Category Archives: Genetic Engineering & Biotechnology
Where’s the money in Biology? Probably where the future lies – genetics and synthetic biology.
As we learn more about genomes and the way different organisms (including pathogens) work, we can move towards creating targeted responses and DNA-level manipulation. Synthetic biologists take DNA and try to re-work it into a solution to a problem – by creating synthetic DNA, they hope to achieve control over the functions of the organism. They hope to generate alternative sources of fuel, targeted treatments and vaccines and many more applications.
BioBricks (company link) are a leading example of synthetic biology in action. Think of them like lego bricks or parts of standard computer code – you can take them and (theoretically) fit them into any genome. This is one of the wonders of DNA – base-pairings and the universality of the genetic code allow these researchers endless opportunities for tinkering and advancing science. Some BioBricks are ‘parts’, some are ‘devices’ and others are ‘systems’ – sections of code that increase in complexity and functionality.
There is an exciting world of information out there about this topic, and it’s well worth looking at if you think your future lies in biotechnology. It’s a discipline that pulls together Biology, Physics, Chemistry, Maths, Engineering and Programming, and the ways in are various. If you want to find out more about a career in synthetic biology, MIT are world-leaders in the field.
For a quick explanation of how synthetic biology works (and an interesting hardware/software analogy) watch the video from ScientificAmerican below:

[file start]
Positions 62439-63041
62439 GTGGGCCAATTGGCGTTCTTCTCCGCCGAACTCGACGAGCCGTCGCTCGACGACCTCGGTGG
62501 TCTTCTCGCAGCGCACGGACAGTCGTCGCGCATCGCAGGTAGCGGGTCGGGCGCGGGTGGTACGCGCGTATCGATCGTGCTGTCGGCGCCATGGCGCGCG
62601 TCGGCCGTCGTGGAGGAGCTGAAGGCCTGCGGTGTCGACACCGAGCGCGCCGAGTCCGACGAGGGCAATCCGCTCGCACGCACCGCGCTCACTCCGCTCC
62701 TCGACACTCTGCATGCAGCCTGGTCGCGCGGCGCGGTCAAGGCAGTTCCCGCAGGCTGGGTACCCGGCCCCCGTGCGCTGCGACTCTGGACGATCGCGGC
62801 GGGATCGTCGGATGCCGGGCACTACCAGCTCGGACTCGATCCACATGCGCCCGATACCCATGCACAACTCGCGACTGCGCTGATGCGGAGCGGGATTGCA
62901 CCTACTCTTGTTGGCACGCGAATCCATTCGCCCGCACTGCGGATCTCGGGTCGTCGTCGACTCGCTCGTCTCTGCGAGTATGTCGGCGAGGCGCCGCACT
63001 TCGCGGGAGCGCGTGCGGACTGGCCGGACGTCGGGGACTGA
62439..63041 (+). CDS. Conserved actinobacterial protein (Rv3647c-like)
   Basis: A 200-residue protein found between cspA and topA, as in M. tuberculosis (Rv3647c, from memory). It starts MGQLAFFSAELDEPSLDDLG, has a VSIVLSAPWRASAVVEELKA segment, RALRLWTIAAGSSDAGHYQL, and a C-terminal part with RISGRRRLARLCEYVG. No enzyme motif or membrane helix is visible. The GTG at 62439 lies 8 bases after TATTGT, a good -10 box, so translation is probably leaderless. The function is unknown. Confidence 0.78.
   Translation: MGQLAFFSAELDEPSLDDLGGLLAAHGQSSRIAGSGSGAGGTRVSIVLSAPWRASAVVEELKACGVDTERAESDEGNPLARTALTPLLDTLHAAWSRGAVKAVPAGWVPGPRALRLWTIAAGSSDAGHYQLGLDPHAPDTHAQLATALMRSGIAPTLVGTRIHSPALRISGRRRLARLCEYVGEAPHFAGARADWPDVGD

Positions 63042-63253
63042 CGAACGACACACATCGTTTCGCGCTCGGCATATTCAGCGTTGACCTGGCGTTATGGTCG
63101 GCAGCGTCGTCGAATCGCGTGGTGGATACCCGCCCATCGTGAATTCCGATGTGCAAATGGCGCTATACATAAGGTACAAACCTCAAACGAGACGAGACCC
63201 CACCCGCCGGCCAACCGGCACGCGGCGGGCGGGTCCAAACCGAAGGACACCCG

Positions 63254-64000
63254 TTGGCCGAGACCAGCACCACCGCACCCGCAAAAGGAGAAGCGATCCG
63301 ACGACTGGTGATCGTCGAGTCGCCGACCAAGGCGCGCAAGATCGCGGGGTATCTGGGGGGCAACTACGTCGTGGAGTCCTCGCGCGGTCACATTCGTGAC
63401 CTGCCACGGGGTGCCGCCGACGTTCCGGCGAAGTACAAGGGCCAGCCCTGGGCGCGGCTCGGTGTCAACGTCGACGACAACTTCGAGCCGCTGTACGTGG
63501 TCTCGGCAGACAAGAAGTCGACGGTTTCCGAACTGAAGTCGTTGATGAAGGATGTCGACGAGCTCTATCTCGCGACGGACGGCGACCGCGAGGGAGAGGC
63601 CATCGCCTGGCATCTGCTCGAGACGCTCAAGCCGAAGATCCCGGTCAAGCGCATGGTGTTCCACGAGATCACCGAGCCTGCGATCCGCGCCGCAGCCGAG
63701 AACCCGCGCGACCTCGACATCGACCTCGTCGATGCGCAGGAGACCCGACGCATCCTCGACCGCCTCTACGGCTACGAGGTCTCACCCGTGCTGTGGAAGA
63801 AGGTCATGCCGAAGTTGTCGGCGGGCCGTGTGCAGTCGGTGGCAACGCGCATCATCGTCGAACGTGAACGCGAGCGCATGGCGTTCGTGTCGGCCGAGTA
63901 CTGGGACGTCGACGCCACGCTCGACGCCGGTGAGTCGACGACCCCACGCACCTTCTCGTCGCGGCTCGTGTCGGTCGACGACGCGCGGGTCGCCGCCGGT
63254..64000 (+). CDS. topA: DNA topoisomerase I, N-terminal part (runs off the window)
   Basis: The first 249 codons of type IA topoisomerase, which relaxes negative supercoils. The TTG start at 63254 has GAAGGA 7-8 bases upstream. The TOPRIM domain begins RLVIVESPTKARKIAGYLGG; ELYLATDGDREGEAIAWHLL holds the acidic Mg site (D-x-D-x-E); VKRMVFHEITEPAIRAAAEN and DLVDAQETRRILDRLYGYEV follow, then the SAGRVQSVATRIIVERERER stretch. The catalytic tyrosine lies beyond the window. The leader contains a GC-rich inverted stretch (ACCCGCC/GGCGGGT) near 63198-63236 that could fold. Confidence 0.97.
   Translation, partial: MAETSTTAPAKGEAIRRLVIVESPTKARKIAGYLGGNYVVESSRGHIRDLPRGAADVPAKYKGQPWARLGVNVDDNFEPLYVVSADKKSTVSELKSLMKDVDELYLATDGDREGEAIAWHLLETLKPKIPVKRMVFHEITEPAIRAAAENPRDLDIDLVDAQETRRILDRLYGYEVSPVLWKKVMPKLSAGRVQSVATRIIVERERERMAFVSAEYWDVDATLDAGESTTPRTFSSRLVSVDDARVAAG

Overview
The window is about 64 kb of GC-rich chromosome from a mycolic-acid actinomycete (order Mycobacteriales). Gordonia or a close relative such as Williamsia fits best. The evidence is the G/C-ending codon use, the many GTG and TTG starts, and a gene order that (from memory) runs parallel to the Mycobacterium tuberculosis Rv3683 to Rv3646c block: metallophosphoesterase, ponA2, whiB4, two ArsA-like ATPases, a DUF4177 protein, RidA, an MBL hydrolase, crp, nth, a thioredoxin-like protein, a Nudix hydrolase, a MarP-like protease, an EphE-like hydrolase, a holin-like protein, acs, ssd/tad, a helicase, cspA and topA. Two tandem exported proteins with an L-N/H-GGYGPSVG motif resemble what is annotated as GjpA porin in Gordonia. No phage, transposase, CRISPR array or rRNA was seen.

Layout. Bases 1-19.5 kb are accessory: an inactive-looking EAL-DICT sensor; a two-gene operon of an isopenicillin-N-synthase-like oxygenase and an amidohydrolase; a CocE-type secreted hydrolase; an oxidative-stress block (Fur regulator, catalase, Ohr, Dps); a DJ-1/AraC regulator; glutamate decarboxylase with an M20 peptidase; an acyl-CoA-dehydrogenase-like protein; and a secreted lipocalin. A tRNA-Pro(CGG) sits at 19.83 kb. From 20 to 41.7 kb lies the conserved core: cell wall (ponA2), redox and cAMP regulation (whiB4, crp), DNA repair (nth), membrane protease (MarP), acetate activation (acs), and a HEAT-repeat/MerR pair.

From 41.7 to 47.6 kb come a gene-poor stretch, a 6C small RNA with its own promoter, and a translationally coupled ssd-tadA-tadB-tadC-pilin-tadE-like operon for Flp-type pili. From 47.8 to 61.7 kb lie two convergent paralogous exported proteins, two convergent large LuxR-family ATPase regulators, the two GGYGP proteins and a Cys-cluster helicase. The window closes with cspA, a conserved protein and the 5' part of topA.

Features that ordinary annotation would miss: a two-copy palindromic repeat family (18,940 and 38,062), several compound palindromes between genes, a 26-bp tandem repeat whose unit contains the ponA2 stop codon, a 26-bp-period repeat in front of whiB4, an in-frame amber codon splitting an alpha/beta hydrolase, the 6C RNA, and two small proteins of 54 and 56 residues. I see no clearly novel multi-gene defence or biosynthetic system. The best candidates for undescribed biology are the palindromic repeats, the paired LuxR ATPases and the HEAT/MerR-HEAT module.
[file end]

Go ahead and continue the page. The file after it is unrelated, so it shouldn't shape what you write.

Awesome. And just in time for the Grade 11 Genetics unit!
Here is an article from the Guardian’s Science section that sums it up nicely.
Learn.Genetics @ Utah has loads of gene therapy interactives to learn more.
And for the hard-of-researching, here is the gene therapy wikipedia page.
Exciting times we live in.
A while ago I posted about glowing pigs and fish and couldn’t work out where it had come from. Thanks to stitchintime from the TES Boards, I found out it was from Channel 4’s ‘Animal Farm’ series on genetic engineering.
Here’s the first part of episode 1:
It’s probably a good idea to save all the parts of it before it gets taken down. Here’s the link.
First stop, the official website from the National Institute of Health
Now for some videos:
Mickey-Mouse introduction, bit of review on transcription and translation:….
If you have a spare hour (I don’t), here’s Charlie Rose interviewing Dr. J. Craig Venter:
Here’s James Watson (famous for co-discovering the structure of DNA and the first person to receive their own personal genome) chatting with NewScientist:
And don’t forget Learn.Genetics excellent site.
Clicking the image on the left should bring you directly to an animation about the polymerase chain reaction.
Have a go at this demo from Presence Multimedia, aimed at A-Level students. It can be saved, is a bit of a challenge and works on the SMART Board.
Yes, you read that correctly – there is a Flash app on the internet to teach you how to make a cup of tea.
Easily the best Genetics resource out there. Loads of Flash animations, Shockwave virtual labs and up-to-date information. Well worth spending some time there and seeing what could be used in class. Teachers can register for news and teaching ideas.
The Howard Hughes Medical Institute has produced some great, interactive resources for medicine and genetics, including a virtual ELISA test and a transgenic fly virtual lab. Go and have a look – there’re also plenty of animations, though even Flashcatcher can’t save them.
Download a worksheet for the ELISA here.